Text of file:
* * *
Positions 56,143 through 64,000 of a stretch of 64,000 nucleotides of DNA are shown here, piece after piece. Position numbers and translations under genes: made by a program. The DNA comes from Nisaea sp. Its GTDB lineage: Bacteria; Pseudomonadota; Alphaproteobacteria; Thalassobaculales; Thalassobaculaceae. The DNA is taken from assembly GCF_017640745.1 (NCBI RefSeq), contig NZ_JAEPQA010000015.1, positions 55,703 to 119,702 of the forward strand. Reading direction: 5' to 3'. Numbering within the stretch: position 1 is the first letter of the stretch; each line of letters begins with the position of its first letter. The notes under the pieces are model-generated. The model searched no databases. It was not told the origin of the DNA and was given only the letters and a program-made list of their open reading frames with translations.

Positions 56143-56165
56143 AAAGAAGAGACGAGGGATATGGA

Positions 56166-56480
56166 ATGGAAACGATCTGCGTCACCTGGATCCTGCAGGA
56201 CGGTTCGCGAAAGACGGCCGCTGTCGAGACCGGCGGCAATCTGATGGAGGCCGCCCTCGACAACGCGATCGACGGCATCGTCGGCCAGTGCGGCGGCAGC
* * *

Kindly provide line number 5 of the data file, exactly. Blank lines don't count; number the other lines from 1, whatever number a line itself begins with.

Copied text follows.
56166 ATGGAAACGATCTGCGTCACCTGGATCCTGCAGGA